Nadler’s account of Descartes’ life begins with a painting. The most famous image of Descartes has historically been attributed to the great Dutch portrait painter Frans Hals—but there is no record of their meeting, and by and large Hals stuck to painting his patrons, who were not thinkers but wealthy businessmen. Is the portrait really by Hals? And if so, is it really a portrait of Descartes? And if it is, who brought the thinker and the philosopher together? Nadler seeks out the answers by reconstructing Descartes’ life in the Netherlands, where he wrote and published many of his major works. “Descartes belongs as much to the intellectual culture of the Dutch Golden Age as he does to the grand history of Western philosophy,” Nadler tells us. Look deep into the painting, he says, and you will see the philosopher’s mind.

It’s an original, intriguing set-up. In the age of Wikipedia, the traditional cradle-to-grave biography seems less and less appealing, and writers are twisting the genre into new and interesting shapes. However, in the case of The Philosopher, The Priest, and the Painter, it is a twist too far.

One problem is the portrait itself. The most memorable images of philosophers not only reflect their personality but end up helping to shape the way that they are remembered by history. It’s hard to doubt that David Hume was the genial guy his French admirers called le bon David when his image is fixed as the half-amused, roly-poly fellow of this portrait. Because of their power, portraits can be useful tools in intellectual PR campaigns. To combat the prevailing image of Schopenhauer as a misanthropic gloom-monger, Bryan Magee deliberately chose a sexier, Romantic picture of the philosopher for the cover of his biography.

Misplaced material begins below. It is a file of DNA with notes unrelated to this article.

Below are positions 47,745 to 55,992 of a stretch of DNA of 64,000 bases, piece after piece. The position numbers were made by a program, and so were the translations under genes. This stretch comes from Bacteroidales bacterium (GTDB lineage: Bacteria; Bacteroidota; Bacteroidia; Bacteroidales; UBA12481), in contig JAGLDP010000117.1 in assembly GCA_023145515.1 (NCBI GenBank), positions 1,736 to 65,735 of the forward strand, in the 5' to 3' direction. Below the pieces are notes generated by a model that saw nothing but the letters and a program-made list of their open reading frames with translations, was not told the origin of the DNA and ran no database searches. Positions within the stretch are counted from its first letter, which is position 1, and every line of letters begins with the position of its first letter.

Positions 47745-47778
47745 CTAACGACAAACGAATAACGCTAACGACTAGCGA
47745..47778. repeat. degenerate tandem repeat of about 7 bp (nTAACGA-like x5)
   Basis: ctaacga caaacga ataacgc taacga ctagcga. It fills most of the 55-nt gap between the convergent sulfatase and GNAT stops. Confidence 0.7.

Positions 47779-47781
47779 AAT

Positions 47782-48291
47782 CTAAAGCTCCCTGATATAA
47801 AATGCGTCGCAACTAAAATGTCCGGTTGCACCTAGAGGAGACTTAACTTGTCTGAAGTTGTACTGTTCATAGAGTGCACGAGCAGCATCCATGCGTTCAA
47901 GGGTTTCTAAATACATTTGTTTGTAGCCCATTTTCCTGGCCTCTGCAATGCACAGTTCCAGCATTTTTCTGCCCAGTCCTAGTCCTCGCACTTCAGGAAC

In Descartes’ case the go-to portrait doesn’t tell us much about its subject. It is iconic but bland. From here, Nadler’s problems multiply. In investigating the story of the picture, he must tell at least three further stories—that of Descartes (the philosopher), Hals (the painter) and Augustijn Alsten Bloemaert (the priest who commissioned the painting). What’s more, Nadler aims to explain the whole of Descartes’ philosophy and science, and give the reader a sense of life during the Dutch Golden Age—all in the space of a 200-page book. It’s not surprising that after introducing the priest and the painter as major protagonists, Nadler is forced to abandon them until their brief cameos at the end.

As a piece of storytelling, Nadler’s book is flat, but as an introduction to Descartes’ philosophy, it is excellent. Nadler follows recent scholars such as Desmond Clarke in emphasizing Descartes’ role as a philosopher of the scientific revolution. This helps explain why Descartes was so keen to establish the position for which he would be later ridiculed—that mind and body are distinct substances. Dualism was a weapon against obscurantism. Descartes wanted to cut away, in Nadler’s words, the “spiritual or mind-like elements (such as the immaterial forms and qualities of the Aristotelians)” that were commonly associated with the physical realm. Descartes replaced this spiritual understanding of matter with something simpler. As Nadler explains: “The exhaustive and exclusive division of mind and body—everything is either mental or physical—provides a metaphysical foundation for his new mechanistic picture of the world. Whatever takes place in the physical world is to be explained by material principles alone.” Out with the mysterious “accidental forms” and “occult qualities” of medieval philosophy; in with matter, motion and impact.